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The ocean and climate change

Published on 12 October 2012
Updated on 05 April 2024

Essentially we are landlubbers. For us the oceans are a strange place. Sure we can navigate them, but we do not understand how they function, or the life that’s in it (we are still at the “hunter/gatherer” stage, as far as the oceans are concerned (we do some farming along the coasts). A large amount of biomass is in the oceans https://bit.ly/RB6HTn
Belatedly, we are getting around to exploring the links between climate change and changes in the oceans.
One first area is its chemistry: we only began to focus on ocean acidification ten years ago or so. Small shifts may be devastating for life in the oceans, in particular unicellular structures like algae and microbes and in general phyto/zooplankton.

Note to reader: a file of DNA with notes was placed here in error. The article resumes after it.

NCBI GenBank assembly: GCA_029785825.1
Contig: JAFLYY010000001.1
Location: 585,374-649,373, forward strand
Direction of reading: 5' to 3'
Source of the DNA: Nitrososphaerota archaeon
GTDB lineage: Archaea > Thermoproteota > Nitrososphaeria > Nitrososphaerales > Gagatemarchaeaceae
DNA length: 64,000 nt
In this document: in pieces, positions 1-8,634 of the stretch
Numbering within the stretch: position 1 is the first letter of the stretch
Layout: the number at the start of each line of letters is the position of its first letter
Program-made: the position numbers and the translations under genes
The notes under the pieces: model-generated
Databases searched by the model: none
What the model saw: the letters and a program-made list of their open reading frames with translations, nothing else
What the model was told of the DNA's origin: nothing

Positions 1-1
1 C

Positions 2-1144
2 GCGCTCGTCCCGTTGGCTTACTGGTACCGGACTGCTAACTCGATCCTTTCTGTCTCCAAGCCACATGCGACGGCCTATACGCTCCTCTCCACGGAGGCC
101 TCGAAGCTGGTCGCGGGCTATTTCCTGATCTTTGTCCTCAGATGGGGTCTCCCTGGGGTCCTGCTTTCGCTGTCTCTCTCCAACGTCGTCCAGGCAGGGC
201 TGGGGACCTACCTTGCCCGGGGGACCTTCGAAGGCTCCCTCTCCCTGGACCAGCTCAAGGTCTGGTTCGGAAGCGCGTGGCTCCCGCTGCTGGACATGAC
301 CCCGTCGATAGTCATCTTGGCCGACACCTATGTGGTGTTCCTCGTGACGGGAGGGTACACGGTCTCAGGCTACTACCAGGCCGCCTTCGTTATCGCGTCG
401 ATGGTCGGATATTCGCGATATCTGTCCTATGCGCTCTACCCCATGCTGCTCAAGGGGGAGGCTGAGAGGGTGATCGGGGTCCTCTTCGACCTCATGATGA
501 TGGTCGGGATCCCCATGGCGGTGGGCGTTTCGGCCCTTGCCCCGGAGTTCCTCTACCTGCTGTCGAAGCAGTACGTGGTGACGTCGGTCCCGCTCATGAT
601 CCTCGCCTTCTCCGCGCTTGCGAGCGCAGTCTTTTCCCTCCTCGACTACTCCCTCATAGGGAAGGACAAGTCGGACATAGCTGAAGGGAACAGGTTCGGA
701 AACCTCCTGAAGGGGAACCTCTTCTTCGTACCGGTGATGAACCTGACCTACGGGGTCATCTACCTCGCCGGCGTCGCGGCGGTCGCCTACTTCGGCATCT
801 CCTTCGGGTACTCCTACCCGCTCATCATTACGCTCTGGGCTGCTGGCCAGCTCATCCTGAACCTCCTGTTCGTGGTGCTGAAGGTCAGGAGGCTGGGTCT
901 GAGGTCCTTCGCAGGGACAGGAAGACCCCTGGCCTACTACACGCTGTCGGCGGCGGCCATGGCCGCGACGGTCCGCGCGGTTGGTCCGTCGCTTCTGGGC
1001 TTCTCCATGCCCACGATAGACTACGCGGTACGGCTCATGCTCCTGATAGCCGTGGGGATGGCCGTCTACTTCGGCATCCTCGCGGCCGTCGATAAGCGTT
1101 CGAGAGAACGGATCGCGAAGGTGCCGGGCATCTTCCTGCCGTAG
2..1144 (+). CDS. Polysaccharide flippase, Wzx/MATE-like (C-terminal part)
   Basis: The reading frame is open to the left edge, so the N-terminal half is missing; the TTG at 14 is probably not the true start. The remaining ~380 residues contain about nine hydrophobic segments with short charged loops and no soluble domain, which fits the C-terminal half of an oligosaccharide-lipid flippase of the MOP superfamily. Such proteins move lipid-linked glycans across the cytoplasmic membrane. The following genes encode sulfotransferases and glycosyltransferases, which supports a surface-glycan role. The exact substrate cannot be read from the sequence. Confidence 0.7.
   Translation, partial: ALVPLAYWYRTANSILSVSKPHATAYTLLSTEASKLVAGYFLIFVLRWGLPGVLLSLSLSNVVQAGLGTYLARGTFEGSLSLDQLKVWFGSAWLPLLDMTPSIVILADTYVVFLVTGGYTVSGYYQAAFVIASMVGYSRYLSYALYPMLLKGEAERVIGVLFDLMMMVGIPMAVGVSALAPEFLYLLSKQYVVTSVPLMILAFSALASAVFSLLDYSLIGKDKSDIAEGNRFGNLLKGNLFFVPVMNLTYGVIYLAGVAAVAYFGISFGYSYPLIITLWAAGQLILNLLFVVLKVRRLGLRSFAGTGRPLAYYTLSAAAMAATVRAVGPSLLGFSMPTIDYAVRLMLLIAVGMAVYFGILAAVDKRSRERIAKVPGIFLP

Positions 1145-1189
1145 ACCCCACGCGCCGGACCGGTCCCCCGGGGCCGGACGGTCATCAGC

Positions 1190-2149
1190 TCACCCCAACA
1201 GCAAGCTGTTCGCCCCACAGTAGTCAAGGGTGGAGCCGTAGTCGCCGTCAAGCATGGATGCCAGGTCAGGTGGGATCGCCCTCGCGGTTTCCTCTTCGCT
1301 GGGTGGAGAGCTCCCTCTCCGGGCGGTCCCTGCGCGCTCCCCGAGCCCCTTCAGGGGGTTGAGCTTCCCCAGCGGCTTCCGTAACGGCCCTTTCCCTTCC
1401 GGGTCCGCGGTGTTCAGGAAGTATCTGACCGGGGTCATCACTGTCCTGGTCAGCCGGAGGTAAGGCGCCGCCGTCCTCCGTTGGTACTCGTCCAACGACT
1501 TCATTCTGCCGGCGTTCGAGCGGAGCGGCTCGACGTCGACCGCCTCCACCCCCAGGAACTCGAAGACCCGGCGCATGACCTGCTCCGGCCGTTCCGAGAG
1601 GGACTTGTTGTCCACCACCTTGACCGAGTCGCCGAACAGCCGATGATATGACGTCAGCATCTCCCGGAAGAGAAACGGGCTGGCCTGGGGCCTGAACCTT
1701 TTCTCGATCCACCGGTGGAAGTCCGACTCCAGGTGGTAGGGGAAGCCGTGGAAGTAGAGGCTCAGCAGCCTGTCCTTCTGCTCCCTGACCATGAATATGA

Another area is changes in the behavior of sea currents. We’ve heard the “scare story” about the Gulfstream stopping and bring an ice age to Europe. The dance between El Niño, la Niña and the monsoons is reaching our awareness.
The third major are is the evaporation of the oceans. For that’s where rain comes from, mostly. Here is a short article on the complexity of studying such phenomena https://bit.ly/RB6HTn It’s a good introduction to the subject, but barely: pollution, in particular the films of hydrocarbons on the water surface left by boats as they travel, can wreak havoc with the models.
We won’t know for quite a while the full extent of these processes – and expect the unexpected along the way.

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